Building Your Bond CommunityFrom Lynn McTaggart
A task of the week to rebuild your own community
- Begin with a model of community unity—a society in which all members are working toward collective and unified good. Once you truly understand that you are all one, the decisions you have to make must always be for the good of all, and not simply for the people in charge, or those you like, or even those who think the way that you do.
- Try to frame every decision in terms of its impact on your community and environment as a whole. If someone wishes to clean up something in the community, will it beautify the community as a whole? Does your work enhance or detract from your community? Are you educating your children to ‘give back’ or just ‘take’?
- Create a list of each your group’s ‘Resources’ and ‘Needs.’ What talents, supplies or general resources do each of you have available to the community? What specific needs do you believe your neighborhood or the community has? Can you see which talents and resources could prove most useful?
- Invite different groups — doctors, members of your local police force, educators — to visit your group. Explore with them ideas of reinforcing the Bond.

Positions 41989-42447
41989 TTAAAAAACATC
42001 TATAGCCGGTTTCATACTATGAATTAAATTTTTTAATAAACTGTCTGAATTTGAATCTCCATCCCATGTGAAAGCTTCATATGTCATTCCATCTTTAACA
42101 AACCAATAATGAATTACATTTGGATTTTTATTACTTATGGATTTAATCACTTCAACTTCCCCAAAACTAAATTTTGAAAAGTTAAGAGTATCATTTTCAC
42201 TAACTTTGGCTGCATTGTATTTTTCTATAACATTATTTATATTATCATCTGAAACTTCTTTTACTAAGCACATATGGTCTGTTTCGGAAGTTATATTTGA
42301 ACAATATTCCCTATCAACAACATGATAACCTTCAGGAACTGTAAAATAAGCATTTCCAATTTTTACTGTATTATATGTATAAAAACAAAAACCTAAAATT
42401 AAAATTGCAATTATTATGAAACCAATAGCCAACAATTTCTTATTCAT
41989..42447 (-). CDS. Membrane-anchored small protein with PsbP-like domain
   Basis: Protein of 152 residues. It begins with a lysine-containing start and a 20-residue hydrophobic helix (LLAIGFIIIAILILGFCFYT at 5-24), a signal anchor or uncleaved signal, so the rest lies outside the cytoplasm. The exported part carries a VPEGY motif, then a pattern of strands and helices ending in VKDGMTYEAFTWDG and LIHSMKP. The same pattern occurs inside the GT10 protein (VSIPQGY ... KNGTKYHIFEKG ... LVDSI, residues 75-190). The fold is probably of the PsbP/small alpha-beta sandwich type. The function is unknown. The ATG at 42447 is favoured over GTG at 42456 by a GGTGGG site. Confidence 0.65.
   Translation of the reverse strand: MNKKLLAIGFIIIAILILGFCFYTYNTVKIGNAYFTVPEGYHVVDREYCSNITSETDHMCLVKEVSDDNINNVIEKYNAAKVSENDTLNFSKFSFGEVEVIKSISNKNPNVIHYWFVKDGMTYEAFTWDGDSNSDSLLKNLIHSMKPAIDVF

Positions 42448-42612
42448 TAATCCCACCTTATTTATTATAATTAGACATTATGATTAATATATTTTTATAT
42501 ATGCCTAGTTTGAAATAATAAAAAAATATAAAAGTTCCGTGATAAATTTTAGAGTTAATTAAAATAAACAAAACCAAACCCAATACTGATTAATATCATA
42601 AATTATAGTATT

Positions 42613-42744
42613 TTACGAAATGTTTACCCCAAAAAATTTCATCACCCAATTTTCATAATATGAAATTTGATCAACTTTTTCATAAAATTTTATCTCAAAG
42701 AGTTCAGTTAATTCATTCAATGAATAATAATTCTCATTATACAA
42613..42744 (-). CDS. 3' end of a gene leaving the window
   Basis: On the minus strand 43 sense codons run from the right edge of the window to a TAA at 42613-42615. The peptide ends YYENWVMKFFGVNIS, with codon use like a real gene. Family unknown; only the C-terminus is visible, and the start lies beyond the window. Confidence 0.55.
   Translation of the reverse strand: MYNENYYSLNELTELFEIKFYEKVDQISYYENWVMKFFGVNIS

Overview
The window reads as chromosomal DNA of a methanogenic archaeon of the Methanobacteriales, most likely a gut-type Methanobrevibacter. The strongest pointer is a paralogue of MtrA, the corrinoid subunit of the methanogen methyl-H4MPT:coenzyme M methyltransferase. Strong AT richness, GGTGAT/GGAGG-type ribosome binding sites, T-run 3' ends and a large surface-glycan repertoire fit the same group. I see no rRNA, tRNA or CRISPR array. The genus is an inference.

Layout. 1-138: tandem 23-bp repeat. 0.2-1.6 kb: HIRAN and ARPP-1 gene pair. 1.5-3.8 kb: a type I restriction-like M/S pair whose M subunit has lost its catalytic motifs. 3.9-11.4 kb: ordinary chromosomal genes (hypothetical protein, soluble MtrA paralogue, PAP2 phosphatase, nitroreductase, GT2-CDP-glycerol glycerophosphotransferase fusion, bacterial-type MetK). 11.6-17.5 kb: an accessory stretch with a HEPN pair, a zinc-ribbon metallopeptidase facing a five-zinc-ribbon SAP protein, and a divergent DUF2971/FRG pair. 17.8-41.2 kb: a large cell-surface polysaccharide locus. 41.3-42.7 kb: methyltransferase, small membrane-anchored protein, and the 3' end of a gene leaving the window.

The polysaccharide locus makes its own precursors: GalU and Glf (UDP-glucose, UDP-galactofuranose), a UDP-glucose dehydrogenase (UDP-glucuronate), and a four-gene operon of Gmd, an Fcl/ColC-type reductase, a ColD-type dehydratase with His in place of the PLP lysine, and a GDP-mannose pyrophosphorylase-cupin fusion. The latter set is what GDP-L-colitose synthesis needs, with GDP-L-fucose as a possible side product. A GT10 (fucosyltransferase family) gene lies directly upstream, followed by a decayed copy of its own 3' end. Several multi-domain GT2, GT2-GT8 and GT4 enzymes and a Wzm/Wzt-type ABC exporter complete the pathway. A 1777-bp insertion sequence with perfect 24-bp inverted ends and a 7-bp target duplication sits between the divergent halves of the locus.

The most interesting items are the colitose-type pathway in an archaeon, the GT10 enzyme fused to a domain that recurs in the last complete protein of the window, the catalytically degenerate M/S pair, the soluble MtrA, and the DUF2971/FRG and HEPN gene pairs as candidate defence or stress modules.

- Apportion a certain number of hours per week with your group toward working on improving your community. Volunteer to work in your local school, or visit other companies based in your community, exploring these ideas and how organizations can adopt them.
- Study yourself and your true needs and invite your group members to do the same. How much do you really need? How many new gadgets, how many new cars? What else can you do with your money?
- Vow as a group to avoid individual ostentation. Take a leaf from the success of Roseto, which had one of the lowest heart attack rates in America. Such was the sense of solidarity that ostentation was strictly discouraged and jealousy consequently minimized. Although rich and poor lived together, side by side, the rich did not flaunt it. Roseto was flushed with a clear sense of common purpose.
- Also vow to avoid competition with people in your community (unless on the sports field or bowling alley). Does it really matter if someone makes more money than you do? Chances are, they still face similar challenges to you. Also refuse to engage in schadenfreude—taking delight in someone else’s misfortune—and replace it with the Buddhist idea of mudita, or happiness in someone’s good fortune.